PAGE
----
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The Cabinet approved a defense budget Friday of ¥5.40 trillion ($47 billion) for fiscal 2022, setting a record high for the eighth consecutive year, to advance the development of new technologies in the face of China’s growing military might and the North Korean nuclear threat.

The draft budget, including outlays for hosting U.S. military bases, rose 1.1% from the current fiscal year ending in March as Japan ramps up its defense capabilities.

The increase for a 10th year in a row is largely attributable to a sharp rise in research and development spending, for which the Defense Ministry has earmarked ¥291.1 billion, up ¥79.6 billion, or 37.6%, from a year earlier.

The ministry will invest in advanced technologies, such as crewless planes that use artificial intelligence to fly in teams with next-generation fighter jets.

“As the security environment surrounding Japan has been changing at an unprecedented speed and becoming increasingly severe, it is an urgent task for Japan to strengthen its necessary defense capabilities,” Defense Minister Nobuo Kishi said at a news conference.

The ministry has allocated ¥85.8 billion for the development of new fighter jets to replace the Air Self-Defense Force’s aging F-2s. For this goal, Japan will work together with Britain on a new jet engine.

It has also decided to spend ¥39.3 billion for standoff missiles to be launched from ships, aircraft and land.

Such missiles are capable of attacking vessels from outside their firing range and are likely to be able to fly 900 kilometers, with officials saying that they are aimed at deterring China’s naval activities around Japanese islands while keeping Self-Defense Forces personnel safe.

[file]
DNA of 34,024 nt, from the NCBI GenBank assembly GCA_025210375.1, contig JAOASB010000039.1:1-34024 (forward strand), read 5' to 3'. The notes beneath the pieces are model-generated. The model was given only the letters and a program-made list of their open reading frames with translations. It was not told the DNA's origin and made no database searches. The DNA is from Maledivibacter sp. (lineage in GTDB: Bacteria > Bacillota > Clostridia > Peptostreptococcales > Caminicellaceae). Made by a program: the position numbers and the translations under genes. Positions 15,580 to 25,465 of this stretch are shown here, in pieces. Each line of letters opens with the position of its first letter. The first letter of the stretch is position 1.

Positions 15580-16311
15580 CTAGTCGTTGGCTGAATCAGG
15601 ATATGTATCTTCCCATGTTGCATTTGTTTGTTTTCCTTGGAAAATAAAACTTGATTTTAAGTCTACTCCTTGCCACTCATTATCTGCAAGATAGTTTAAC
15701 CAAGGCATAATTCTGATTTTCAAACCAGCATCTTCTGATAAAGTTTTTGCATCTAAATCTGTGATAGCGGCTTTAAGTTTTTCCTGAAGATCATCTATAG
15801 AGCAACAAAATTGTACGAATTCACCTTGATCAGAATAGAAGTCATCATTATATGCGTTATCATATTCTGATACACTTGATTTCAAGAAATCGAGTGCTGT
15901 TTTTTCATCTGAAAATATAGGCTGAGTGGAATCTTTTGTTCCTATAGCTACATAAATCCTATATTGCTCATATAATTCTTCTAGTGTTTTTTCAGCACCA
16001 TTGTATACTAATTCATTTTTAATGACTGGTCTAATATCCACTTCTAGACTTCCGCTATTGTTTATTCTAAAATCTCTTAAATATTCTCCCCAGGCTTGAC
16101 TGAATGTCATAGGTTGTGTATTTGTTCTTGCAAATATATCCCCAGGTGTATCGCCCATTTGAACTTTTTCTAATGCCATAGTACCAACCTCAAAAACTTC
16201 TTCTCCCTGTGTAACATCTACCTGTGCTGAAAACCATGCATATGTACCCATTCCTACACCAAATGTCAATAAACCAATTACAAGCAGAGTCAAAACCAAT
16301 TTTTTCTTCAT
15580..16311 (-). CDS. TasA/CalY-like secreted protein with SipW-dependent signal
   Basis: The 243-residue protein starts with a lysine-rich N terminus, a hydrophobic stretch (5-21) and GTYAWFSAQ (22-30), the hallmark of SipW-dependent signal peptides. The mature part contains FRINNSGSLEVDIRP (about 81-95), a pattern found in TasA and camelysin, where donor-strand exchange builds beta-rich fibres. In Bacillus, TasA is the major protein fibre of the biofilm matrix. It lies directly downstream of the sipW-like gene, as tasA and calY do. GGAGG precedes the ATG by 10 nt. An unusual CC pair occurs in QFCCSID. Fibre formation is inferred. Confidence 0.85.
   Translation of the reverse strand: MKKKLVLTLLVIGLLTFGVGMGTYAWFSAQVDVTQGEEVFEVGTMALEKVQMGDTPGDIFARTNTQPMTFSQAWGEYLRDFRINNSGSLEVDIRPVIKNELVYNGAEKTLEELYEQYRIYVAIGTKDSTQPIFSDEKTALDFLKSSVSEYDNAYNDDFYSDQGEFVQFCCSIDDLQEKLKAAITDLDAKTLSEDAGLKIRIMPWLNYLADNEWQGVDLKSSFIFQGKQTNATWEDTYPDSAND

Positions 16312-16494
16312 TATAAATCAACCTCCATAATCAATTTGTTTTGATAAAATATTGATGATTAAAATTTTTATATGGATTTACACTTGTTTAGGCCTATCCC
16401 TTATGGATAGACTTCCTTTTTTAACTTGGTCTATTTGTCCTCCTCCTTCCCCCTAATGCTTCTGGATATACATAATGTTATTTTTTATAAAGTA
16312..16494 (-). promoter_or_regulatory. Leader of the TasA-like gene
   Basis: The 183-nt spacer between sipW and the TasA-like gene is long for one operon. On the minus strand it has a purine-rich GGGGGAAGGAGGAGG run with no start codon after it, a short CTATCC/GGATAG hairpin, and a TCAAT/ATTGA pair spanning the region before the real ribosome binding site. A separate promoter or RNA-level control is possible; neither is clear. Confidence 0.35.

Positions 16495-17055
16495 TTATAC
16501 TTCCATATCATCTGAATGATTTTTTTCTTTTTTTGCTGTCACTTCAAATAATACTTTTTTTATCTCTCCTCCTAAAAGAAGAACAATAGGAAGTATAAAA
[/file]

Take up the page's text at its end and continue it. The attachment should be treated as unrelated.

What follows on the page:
“In recent years, there have been qualitative improvements in the activities of the Chinese military. There have been moves to improve their practical integrated operations and capabilities to execute missions,” Kishi told reporters.

The ministry has allocated ¥127.8 billion to acquire 12 more F-35 advanced stealth fighter jets and ¥10.2 billion for small and midsized transport ships to support remote island defense operations in the southwest, where the SDF has deployed or plans to deploy missile units. Among the remote islands are the Japanese-controlled, China-claimed Senkakus in the East China Sea.

The ministry has secured ¥52 billion to upgrade 70 F-15 fighter jets, a move also aimed at boosting defense capabilities around the southwestern chain of islands.

As Japan has scrapped its plan to introduce U.S.-made Aegis Ashore land-based missile defense systems, it has earmarked ¥5.8 billion to modify radars for new ships equipped with Aegis missile interceptors.

As for outer space, the ministry plans to spend ¥117.7 billion to conduct research projects such as those involving the detection and pursuit of hypersonic glide weapons using satellite constellations.

Such weapons, already developed by China and Russia, can glide at lower altitudes faster than ballistic missiles and are harder to intercept with conventional missile defense systems.

In the field of electromagnetic waves, the ministry plans to use ¥6.5 billion for the development of “future rail guns” that can fire bullets at high speed to shoot down hypersonic guided missiles.

It has also set aside ¥7.2 billion to experiment with technologies designed to shoot down drones with high-powered microwaves.

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